For the sake of continuity I will call Burma Burma and not Myanmar, because that's what it was called when it was under British colonial rule. Burma is really the centerpiece of the story, a whole character unto itself. I should also note that this book was published in 2004 and that some changes have happened with Burma taking tiny steps closer to freedom but it remains a very closed off place with a staggering history of human rights abuses. (Examples: imprisoning anyone who protests the government, censoring of press, basically no free speech. Please see here , here and here for more information).
Ans just in case someone doesn't know where Burma is....
I think the most interesting parts of the book is her interaction with the Burmese. Whenever they talk about Orwell and his writings it has to be in very hushed tones because his books are pretty subversive. I don't want to give too much away but to a lot of the Burmese, Big Brother isn't some frightening dystopian fantasy, it's their everyday life. I wonder how Orwell would feel if he saw Burma now.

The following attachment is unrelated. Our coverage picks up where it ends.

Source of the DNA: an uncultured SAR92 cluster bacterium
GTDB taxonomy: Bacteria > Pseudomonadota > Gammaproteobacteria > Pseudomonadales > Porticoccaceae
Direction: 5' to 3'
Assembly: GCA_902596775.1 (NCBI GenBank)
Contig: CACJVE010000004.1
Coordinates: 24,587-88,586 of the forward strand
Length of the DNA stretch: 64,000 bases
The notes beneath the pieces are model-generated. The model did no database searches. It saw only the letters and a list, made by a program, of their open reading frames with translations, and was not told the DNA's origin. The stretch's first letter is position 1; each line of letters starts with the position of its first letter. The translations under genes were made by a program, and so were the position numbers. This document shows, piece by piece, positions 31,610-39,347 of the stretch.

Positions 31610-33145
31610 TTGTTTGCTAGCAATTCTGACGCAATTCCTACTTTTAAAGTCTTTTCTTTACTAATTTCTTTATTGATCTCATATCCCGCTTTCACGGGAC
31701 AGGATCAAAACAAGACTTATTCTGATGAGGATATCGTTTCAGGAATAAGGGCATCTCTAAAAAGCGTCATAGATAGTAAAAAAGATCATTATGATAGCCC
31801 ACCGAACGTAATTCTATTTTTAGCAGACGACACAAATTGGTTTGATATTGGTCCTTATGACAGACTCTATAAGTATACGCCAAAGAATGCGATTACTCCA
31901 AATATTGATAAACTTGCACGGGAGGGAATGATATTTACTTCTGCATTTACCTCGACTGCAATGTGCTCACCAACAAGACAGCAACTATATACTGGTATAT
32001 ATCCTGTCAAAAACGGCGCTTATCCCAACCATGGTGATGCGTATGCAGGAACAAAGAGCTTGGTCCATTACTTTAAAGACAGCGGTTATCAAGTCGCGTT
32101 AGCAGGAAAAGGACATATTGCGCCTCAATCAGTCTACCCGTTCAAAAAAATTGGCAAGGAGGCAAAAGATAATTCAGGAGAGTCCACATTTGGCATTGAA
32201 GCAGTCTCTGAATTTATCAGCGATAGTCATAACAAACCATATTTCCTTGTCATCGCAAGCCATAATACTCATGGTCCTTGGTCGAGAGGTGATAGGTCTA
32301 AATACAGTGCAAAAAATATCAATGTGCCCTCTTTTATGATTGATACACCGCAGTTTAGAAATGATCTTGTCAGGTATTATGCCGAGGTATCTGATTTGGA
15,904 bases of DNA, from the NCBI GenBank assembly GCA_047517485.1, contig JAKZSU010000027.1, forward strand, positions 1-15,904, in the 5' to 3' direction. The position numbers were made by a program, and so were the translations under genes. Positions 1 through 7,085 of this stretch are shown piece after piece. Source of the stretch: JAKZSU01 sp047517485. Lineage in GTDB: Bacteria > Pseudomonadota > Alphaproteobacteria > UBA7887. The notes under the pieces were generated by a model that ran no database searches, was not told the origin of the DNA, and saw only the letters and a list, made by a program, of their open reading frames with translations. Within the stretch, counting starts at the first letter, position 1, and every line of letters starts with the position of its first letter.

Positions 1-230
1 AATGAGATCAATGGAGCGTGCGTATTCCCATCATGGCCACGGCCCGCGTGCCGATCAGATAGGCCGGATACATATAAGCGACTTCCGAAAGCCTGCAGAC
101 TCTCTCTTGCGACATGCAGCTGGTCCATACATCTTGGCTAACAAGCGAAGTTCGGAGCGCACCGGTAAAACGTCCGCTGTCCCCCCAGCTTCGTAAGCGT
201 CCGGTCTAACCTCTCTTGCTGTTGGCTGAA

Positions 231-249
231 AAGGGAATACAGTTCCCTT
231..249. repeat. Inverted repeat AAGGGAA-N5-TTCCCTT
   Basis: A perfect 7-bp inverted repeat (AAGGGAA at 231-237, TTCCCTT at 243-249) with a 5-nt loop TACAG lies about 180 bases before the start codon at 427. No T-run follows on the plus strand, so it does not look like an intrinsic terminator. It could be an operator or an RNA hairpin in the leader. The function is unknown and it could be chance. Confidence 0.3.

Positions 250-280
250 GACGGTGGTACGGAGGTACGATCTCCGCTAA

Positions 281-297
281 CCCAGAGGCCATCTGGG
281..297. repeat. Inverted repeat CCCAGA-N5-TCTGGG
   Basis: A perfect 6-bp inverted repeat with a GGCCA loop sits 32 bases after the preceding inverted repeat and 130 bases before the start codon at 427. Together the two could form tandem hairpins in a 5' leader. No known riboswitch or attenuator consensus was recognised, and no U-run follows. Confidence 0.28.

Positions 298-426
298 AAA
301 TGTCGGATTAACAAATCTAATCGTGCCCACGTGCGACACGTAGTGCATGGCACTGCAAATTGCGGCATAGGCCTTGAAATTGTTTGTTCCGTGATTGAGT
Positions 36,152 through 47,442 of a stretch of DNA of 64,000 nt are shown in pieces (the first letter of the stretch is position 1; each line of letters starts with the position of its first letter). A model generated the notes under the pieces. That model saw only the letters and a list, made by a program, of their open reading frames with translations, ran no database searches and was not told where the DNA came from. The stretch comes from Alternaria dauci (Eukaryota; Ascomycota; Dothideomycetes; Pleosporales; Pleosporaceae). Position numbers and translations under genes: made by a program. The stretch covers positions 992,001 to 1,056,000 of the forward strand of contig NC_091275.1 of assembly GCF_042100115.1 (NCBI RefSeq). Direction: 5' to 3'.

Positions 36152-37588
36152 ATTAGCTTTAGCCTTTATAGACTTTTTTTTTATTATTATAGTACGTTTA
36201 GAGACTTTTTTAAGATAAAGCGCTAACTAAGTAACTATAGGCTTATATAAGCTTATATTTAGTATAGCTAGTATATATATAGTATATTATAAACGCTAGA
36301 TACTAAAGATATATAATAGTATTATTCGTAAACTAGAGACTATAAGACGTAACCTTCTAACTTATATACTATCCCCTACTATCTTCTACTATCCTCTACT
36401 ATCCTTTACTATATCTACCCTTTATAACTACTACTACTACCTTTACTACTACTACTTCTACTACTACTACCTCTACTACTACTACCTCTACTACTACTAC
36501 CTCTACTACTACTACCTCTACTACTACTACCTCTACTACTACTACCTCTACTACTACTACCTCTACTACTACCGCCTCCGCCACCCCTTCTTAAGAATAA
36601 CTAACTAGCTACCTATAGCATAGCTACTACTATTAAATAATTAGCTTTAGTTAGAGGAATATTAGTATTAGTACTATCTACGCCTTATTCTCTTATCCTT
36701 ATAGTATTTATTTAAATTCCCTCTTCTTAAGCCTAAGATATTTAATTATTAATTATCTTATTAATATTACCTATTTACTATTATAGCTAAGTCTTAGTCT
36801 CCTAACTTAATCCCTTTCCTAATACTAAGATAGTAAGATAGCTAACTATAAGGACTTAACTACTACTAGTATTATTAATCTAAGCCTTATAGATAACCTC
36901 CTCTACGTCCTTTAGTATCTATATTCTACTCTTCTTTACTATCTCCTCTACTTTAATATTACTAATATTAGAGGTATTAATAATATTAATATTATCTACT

This book made me want to reread some classics that I haven't read since mmy early teens,and it educated me immesnly on a country that I knew very little about. It's worth reading just for a short little Burmese parable about the knights and the dragon (page 107 in the paperback). I give it 3.5 stars!